Valid, reliable and easy-to-administer screening tests could help detect individuals at risk of GAD for early intervention, as well as for large-scale epidemiological studies on the prevalence, risk factors and protective factors of GAD. The Generalised Anxiety Disorder-7 (GAD-7) scale is a 7-item easy to administer tool developed to screen for probable cases of GAD based on the Diagnostic and Statistical Manual of Mental Disorders (DSM-IV) criteria (Spitzer, Kroenke, Williams, & Löwe, 2006). A recent systematic and meta-analytic review has revealed that the GAD-7 has acceptable psychometric properties in adult samples (Plummer, Manea, Trepel, & McMillan, 2016). The bulk of the studies suggest that the GAD-7 has a unidimensional or one-factor structure (Ito, Takebayashi, Muramatsu, & Horikoshi 2018; Löwe et al., 2008; Sawaya, Atoui, Hamadeh, Zeinoun, & Nahas, 2016; Sousa et al., 2015; Tiirikainen et al., 2019), although others have reported a two-factor structure (Beard & Björgvinsson, 2014; Ito et al., 2018). Additionally, the GAD-7 has demonstrated sound diagnostic properties with a sensitivity of 89% and specificity of 82% at a cut-off of 10 points in clinical populations (Kroenke et al., 2007; Spitzer et al., 2006). As one of the widely used screening measures for GAD, the GAD-7 has been translated into different languages, including Portuguese (Sousa et al., 2015), Dutch (Donker, Van Straten, Marks, & Cuijpers, 2011), Finnish (Kujanpää et al., 2014), Spanish (García-Campayo et al., 2010), German (Löwe et al., 2008) and Malay (Sidik, Arroll, & Goodyear-Smith, 2012).

However, there are questions regarding the utility of the GAD-7 when administered on adolescent samples, given that studies investigating the psychometric properties of the GAD-7 among adolescents are emerging. To the best of our knowledge, only Tiirikainen et al. (2019) investigate the psychometric properties of the GAD-7 in adolescents in Finland. The authors reported that the GAD-7 is a valid and reliable measure with a unidimensional factor structure similar to those reported in adult populations. No study has investigated the psychometric properties of the GAD-7 in adolescents living in sub-Saharan African (SSA) countries that differ from their counterparts in high-income on several factors. These include differences in socio-economic status and prevalence of risk factors of mental health problems such as war, trauma, child abuse and neglect, being orphaned, and food insecurity (Cortina et al., 2012; Reiss, 2013).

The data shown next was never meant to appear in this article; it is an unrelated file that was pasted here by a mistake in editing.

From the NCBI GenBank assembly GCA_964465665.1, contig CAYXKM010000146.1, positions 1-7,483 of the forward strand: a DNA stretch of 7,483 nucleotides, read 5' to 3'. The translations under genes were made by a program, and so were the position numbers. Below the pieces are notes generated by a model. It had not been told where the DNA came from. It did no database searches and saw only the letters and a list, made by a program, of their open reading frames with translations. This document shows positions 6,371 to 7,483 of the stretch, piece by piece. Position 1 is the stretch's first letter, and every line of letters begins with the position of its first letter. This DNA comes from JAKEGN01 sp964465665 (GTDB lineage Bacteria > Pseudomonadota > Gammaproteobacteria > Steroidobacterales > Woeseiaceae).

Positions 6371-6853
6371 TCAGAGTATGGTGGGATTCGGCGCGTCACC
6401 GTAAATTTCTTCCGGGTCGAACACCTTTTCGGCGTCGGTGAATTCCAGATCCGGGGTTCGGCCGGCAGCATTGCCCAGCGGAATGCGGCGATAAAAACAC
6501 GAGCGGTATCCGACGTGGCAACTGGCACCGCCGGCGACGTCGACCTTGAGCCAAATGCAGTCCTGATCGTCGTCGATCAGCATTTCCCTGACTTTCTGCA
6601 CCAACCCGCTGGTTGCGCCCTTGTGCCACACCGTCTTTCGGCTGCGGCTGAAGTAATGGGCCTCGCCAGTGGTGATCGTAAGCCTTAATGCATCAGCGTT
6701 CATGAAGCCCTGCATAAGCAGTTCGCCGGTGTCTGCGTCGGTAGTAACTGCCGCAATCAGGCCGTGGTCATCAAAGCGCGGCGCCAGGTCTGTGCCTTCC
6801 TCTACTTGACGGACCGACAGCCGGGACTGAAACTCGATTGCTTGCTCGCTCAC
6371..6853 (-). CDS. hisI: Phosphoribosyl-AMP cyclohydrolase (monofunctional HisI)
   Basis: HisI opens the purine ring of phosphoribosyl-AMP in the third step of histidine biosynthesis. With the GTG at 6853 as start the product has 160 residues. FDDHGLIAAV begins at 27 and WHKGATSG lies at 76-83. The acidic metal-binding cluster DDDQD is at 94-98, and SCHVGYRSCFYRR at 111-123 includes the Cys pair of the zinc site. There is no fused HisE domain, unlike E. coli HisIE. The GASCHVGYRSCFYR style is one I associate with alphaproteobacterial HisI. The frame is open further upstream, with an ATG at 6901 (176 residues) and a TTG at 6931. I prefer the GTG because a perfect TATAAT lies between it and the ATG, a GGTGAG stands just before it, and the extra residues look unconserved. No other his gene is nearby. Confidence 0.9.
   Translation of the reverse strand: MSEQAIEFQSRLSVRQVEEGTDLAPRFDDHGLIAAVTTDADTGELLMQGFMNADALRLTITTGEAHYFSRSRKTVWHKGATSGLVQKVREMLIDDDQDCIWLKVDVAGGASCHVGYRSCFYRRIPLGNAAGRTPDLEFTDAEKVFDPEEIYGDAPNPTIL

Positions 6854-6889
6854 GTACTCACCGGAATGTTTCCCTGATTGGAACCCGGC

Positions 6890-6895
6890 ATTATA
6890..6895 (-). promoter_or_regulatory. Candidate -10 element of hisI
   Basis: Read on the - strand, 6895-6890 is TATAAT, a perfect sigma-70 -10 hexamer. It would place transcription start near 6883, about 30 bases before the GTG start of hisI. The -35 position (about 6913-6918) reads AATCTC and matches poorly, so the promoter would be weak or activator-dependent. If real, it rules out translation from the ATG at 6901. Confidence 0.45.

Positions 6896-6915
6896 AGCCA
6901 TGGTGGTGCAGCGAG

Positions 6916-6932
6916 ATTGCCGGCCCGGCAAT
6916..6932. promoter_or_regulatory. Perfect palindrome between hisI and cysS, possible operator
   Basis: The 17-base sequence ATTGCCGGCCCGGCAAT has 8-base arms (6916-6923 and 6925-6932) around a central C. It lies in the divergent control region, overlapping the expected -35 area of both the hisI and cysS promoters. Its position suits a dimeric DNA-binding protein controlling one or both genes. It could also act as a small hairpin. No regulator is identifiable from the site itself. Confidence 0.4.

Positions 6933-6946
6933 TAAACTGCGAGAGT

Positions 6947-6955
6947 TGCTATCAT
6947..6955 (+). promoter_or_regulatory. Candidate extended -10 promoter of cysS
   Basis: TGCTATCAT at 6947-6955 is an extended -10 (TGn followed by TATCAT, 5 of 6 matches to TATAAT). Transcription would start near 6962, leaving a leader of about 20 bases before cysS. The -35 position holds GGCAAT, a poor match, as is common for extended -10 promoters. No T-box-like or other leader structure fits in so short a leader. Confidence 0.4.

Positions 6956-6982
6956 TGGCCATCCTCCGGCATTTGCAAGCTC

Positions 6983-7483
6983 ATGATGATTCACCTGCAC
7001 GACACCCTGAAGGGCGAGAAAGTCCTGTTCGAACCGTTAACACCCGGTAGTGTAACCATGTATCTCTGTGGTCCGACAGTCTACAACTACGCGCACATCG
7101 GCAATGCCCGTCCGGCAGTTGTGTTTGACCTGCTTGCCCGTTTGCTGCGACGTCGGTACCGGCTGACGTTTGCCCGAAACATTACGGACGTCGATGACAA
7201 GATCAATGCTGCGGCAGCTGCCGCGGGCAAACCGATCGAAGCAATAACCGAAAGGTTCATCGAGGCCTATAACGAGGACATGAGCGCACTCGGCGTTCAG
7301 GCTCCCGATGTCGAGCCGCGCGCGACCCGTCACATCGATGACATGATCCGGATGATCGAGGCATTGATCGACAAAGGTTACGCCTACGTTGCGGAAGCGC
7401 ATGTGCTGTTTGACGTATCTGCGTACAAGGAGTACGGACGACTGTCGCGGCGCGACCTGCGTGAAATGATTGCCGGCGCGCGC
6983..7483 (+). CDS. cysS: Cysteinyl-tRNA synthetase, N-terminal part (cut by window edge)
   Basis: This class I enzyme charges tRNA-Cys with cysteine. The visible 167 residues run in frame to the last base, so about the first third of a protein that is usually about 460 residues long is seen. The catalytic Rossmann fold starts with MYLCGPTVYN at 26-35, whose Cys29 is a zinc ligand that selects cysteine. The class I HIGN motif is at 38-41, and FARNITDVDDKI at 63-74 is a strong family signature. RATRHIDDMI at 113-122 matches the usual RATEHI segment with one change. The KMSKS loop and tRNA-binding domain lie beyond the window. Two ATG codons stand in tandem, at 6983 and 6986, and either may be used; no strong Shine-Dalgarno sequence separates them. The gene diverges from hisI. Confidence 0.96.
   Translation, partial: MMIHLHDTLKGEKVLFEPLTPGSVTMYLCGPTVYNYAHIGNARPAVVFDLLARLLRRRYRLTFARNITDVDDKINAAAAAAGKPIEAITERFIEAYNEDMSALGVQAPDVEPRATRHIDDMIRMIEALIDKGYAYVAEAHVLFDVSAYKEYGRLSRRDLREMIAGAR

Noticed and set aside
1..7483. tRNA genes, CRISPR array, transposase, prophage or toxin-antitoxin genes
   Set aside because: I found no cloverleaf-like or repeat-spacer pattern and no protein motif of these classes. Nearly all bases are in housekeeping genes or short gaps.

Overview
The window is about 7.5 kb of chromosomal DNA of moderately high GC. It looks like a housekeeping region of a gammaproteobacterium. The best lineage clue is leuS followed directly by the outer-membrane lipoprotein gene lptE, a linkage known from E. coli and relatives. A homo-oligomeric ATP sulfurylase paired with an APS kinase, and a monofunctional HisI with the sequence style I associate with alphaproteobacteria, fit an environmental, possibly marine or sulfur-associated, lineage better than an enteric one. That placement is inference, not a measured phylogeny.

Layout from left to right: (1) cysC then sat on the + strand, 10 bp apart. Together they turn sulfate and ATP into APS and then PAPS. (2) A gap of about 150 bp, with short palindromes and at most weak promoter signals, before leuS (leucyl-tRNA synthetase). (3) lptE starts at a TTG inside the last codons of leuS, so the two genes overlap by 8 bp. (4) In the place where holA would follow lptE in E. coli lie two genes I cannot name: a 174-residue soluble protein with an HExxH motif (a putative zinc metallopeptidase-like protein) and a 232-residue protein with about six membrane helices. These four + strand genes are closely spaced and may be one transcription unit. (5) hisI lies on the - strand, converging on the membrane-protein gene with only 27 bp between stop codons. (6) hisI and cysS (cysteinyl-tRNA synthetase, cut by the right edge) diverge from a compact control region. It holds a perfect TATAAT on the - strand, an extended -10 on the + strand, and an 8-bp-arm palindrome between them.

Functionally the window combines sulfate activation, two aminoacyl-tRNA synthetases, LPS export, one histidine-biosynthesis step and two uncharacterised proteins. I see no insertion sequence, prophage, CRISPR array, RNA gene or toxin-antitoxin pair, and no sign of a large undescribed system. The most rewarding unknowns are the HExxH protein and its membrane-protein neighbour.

Cultural context significantly shapes behaviour, including how people feel, think and interact socially, as well as what constitute distress and the threshold for distress (Moleiro, 2018). It has long been observed that Western, individualistic cultures tend to shape the behaviours of individuals somewhat differently from non-Western, collectivist cultures (Huntington, 1996; Nqweni, Pinderhughes, & Hurley, 2010; Padmanabhanunni, 2019). In this context, what constitutes anxiety and the threshold for detecting and endorsing the same may differ between individualistic and collectivists cultures. More so is the observation that the acquisition and expression of behaviours tend to differ somewhat between men and women located in one cultural setting. Relating specifically to Ghana, boys are, for instance, socialised to develop hard and resilient personalities not only to be able to withstand adverse conditions in life but also to be able to provide for the needs of their parents in old age. In contrast, girls are more likely to be socialised within a vulnerability framework and also are encouraged to seek protection, mostly from boys (Adjorlolo, Adu-Poku, Andoh-Arthur, Botchway, & Mlyakado, 2017b). The somewhat different socialisation processes for boys and girls could influence the extent to which they acquire, acknowledge and express psychopathological behaviours, suggesting that assessment measures for anxiety could perform differently across the genders.

Because the psychometric properties of Western-based measures could be altered substantially when administered in SSA (Adjorlolo, Abdul-Nasiru, Chan, & Bentum Jr, 2017a; Adjorlolo & Watt, 2017), examining, for instance, the underlying factor structure of the GAD-7 will help to determine whether this measure taps into GAD in SSA (i.e. factorial validity). It follows that the call for more studies into the psychometric properties of the GAD-7 (Tiirikainen et al., 2019) should also take into consideration its cross-cultural validation (Doi, Ito, Takebayashi, Muramatsu, & Horikoshi, 2018).